JScott May 24, 2013 12:21 AM

Quote:

Originally Posted by CMY (Post 6139305)
http://www.zillow.com/homedetails/CA/95649777_zpid/

Sold in '91 for 1.5M (!) property tax is a whopping $836/yr. My guess is that some developer thought someone could use a commercial building in their backyard and found himself with a zoning change/stalemate. :tup:

Building a home there would probably take an easy million+ and I doubt he'd ever get his money back unloading the vacant lot, so it's pretty much going to remain in limbo until someone figures it out. Personally I think there are much better locations for living in a custom-built home, but we've all seen worse.


This seems to be about the lot at the NW corner of Wilshire and Rimpau (at least that is the lot that the Zillow map is pointing at). I was referring to the lot at the NE corner.

tovangar2 May 24, 2013 3:09 AM

Quote:

Originally Posted by JScott (Post 6139410)
This seems to be about the lot at the NW corner of Wilshire and Rimpau (at least that is the lot that the Zillow map is pointing at). I was referring to the lot at the NE corner.


I'm very fond of the Farmers Insurance Group Building (Walker & Eisen, 1937) on the SE corner of Wilshire and Rimpau (I'm a sucker for exterior black glass), 4680 Wilshire. It always looks so maintained, sparkling white. The Annex on the SW corner, 4700 Wilshire, isn't distinguished.

https://lh6.googleusercontent.com/-J...23634%2BPM.jpg
http://www.you-are-here.com/building/farmers.html

The area of Wilshire with the empty lots is called "The Park Mile". It was zoned R1 with an eventual expiration date. Developers held the land waiting until the date passed. It has now and all lots will be built.

ersatz01 May 24, 2013 7:03 AM

Isaias W. Hellman Building - 4th and Main - Old Building Signage
 
I've been meaning to share this for sometime. I have lived for a number of years in the Hellman Building, the one named after Isaias, not the other Hellman Building across 4th Street. I'm about to move out soon, and I wanted to share this before I'm out the door. When I saw Chuckaluck's post about the signage for the Dewey Building, I remembered it's time to post my own signage discovery.

Basically, my loft is located at the juncture of the old section of the building and the newer section of the building that was built a few years after. The "newer" section of the building starts above Harlem Alley and connects to the Continental Building. I live on the top floor, the 6th Floor.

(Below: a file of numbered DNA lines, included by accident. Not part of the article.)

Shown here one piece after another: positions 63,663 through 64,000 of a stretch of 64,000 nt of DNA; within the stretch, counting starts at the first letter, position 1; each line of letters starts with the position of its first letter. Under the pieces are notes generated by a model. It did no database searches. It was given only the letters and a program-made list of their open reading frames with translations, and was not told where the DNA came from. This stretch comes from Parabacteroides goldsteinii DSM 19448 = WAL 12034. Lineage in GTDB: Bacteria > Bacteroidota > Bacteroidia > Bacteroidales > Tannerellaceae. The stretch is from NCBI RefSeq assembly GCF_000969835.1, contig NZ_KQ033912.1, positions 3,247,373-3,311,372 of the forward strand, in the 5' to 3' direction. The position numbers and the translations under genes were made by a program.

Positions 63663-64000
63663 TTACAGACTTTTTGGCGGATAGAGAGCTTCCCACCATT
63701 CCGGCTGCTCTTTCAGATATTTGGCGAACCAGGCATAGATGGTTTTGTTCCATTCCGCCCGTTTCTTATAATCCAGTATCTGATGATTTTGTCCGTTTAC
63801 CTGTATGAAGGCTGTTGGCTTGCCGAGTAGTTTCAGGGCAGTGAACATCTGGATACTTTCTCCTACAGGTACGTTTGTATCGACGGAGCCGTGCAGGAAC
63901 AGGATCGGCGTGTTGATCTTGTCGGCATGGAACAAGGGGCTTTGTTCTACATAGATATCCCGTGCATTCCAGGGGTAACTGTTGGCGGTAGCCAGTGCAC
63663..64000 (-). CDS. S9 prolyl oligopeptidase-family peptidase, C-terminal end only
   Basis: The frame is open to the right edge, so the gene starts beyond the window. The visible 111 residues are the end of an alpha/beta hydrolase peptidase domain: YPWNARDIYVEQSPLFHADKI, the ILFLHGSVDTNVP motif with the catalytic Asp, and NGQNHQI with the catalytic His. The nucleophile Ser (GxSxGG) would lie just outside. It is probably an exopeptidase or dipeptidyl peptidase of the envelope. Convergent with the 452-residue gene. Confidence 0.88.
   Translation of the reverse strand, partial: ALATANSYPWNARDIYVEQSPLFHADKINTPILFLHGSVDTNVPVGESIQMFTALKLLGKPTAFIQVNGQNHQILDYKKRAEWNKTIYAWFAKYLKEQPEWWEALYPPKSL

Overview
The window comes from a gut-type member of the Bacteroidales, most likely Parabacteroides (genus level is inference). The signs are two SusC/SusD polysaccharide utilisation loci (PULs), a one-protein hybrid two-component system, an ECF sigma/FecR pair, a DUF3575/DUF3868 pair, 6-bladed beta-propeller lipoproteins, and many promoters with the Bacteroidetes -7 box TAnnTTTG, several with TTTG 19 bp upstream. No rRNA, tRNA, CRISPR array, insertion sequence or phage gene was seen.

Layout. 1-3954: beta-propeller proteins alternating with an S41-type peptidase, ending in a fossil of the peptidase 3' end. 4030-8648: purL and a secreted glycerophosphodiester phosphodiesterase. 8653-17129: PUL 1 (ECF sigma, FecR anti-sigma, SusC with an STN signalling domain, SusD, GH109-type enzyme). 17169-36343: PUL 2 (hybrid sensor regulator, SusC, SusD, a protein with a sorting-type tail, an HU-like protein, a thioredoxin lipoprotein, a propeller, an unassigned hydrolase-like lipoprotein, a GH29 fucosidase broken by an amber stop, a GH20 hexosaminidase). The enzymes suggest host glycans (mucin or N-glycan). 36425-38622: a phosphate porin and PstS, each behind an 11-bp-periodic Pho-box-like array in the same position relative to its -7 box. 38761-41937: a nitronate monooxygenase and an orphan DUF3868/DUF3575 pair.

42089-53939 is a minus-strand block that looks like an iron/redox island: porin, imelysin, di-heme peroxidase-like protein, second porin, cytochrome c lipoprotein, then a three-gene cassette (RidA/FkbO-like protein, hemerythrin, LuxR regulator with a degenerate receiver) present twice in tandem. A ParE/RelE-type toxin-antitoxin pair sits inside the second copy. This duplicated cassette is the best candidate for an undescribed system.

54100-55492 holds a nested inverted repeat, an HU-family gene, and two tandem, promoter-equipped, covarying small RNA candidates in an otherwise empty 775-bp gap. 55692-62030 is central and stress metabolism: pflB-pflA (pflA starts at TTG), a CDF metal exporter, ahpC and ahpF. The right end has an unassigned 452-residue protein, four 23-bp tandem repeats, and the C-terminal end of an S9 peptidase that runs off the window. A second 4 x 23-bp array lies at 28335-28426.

One of the cool things about the top floor units is the bi-level that the owner/redeveloper put in when this building was converted into lofts. I have been using my second floor unit as a recording studio of sorts, but perhaps the coolest thing about it is this:

http://i719.photobucket.com/albums/w...e59c82741f.jpg
http://i719.photobucket.com/albums/w...01/photo-4.jpghttp://i719.photobucket.com/albums/w...01/photo-3.jpg

That's the original handpainted backside signage of my building, once visible to everyone walking eastwards on 4th Street, now - over 100 years later - only visible to me!

I've been trying to locate a photo or postcard of the signage as it was before the newer section was installed. As I mentioned, the newer section starts at above Harlem Alley, and connects to what's now the Continental Building on the SEC of 4th and Spring. If there ever was a postcard, it would probably be a view eastward down 4th Street, perhaps from Spring, Broadway or even Hill. I know there's an old postcard showing a similar sign for the Isaias W. Hellman Building on the Main Street side, which is now covered up thanks to the parking lot building connecting to it.

E

JScott May 24, 2013 9:41 AM

Third and Hill yet again
 
http://i699.photobucket.com/albums/v...BDM5AJA28L.jpg
California State Library

I seem to recall this being mentioned here in the past, but what is the name of the house in the foreground above, and when was it built? Thx for the help!

Chuckaluck May 24, 2013 12:47 PM

Quote:

Originally Posted by ersatz01 (Post 6139787)
I have lived for a number of years in the Hellman Building, the one named after Isaias, not the other Hellman Building across 4th Street. [P]erhaps the coolest thing about it is this:

http://i719.photobucket.com/albums/w...e59c82741f.jpg
http://i719.photobucket.com/albums/w...01/photo-4.jpghttp://i719.photobucket.com/albums/w...01/photo-3.jpg

That's the original handpainted backside signage of my building, once visible to everyone walking eastwards on 4th Street, now - over 100 years later - only visible to me!